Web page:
Tuesday, May 25, 2010

Did You Know? Tim Hawkinson: Totem

Tim Hawkinson was born in 1960 in San Francisco. He graduated from Cal State San Jose and later earned his MFA from UCLA. He currently lives and works in Los Angeles. A twenty-year survey of his work was shown at the Whitney and then again at LACMA in 2005. Hawkinson’s work consists of drawings, prints, and photo-collages; however, he is most recognized for his sculptural creations. Hawkinson’s human-centric sculptures are often abstracted representations of his own body and usually incorporate homemade mechanical inventions in their creation and/or completion. His sculptures range greatly in size from his two inch sculpture of a bird skeleton made from his own fingernails to the stadium-sized installation at MassMOCA (and later at the Getty) of “Überorgan” – a fully automated bagpipe-like creation of inflated plastic sheeting resembling internal organs that emit an original groaning musical compilation.

Überorgan, 2000

Bird, 1997

Hawkinson’s work has a distinct handmade quality. He works with ordinary materials in unusual ways. He is known for his simple mechanical innovations in the creations of his sculptures. In his sculpture Signature Chair (1993) Hawkinson used a repurposed record player to create a machine that would automatically crank out copies of his signature. In Hawkinson’s intestine-like drawing Wall Chart of World History from Earliest Times to the Present (1997) he created a drawing tool using a basic drill with a pen attachment to create his large-scale linear drawing.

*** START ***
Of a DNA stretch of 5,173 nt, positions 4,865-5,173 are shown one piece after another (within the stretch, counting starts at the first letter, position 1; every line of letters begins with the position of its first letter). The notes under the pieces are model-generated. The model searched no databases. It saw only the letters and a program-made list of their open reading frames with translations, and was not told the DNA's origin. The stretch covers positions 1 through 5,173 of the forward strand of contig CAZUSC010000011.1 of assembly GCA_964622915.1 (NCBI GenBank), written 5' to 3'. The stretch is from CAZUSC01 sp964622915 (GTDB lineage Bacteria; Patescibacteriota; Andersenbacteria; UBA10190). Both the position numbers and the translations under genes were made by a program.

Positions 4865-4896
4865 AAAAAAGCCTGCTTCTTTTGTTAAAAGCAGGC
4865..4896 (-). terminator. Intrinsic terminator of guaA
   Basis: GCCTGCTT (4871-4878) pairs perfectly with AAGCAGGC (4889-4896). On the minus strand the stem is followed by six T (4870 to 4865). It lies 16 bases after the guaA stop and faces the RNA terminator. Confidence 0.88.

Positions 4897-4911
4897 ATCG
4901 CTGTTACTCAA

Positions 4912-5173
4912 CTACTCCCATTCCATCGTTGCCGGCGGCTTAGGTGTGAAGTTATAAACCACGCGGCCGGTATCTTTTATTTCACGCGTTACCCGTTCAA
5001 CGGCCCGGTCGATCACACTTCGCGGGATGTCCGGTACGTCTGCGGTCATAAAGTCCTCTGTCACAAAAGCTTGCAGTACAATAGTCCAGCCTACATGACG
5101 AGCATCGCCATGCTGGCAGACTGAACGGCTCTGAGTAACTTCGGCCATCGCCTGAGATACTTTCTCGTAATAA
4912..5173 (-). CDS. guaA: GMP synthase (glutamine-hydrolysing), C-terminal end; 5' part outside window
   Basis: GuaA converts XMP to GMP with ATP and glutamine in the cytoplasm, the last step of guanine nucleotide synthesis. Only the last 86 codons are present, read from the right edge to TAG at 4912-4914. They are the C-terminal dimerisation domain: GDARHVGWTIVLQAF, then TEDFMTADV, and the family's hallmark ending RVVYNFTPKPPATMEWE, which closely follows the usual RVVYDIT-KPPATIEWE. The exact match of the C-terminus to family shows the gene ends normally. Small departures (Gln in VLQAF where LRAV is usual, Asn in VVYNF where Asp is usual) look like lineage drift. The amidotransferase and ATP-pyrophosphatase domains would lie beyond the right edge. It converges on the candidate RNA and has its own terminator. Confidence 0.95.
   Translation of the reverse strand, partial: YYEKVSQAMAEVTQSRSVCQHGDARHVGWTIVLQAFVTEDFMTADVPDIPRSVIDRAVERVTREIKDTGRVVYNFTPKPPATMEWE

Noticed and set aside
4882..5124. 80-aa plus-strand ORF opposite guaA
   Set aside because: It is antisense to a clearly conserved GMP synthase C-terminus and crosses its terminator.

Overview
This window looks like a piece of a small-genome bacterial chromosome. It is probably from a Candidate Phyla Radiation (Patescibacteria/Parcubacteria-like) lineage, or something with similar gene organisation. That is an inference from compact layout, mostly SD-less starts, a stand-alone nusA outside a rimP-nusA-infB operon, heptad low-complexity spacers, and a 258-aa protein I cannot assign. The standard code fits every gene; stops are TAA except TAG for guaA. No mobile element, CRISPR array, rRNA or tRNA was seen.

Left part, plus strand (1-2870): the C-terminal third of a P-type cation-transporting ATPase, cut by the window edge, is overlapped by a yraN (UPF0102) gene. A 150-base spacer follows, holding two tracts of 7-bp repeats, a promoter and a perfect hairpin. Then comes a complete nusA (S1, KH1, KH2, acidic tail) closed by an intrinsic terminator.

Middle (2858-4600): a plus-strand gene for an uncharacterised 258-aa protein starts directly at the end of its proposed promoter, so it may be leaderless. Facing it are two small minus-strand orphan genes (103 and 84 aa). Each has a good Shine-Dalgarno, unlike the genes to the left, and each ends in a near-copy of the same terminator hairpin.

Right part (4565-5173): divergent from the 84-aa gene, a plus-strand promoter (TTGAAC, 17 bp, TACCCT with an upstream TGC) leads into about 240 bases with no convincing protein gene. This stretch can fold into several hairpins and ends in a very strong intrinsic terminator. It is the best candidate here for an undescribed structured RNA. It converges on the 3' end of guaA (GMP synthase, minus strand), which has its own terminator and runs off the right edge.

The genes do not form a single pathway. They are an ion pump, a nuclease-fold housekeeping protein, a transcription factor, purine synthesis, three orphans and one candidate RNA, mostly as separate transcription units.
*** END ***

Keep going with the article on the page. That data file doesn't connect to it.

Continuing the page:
TOTEM, 2009

Hawkinson uses recognizable, ordinary, scavenged, personal and or collected materials to create his extraordinary sculptures. In Totem you will notice the forms of various plastic bottles and containers. The fountain we have on display at the Museum was based on a 2007 collaged sculpture of the same name made of string, plastic containers and papier mache. The Totem (2009) fountain on display is one of an edition of four. The one at the Nevada Museum of Art is the first installation of the piece. It is here on loan from the Pace Wildenstein Gallery in New York.


Totem poles are attributed to the indigenous cultures of the Pacific Northwest Coast and are traditionally carved from cedar. Totems vary greatly in subject matter but were traditionally used to illustrate local legends, family lineage, notable happenings or personal tributes.


  • Ask visitors to think about this sculpture without the water. How does the water change the way we interpret the sculpture?

  • Ask visitors to think of the storytelling aspects of traditional totems and to create a story about Hawkinson’s modern Totem.

  • Ask visitors to think about the relationship between Native American cultural traditions and land use and water use conflicts and how this might relate to Hawkinson’s sculpture.

  • Ask visitors to think how this sculpture might relate to modern-day issues of consumption and waste.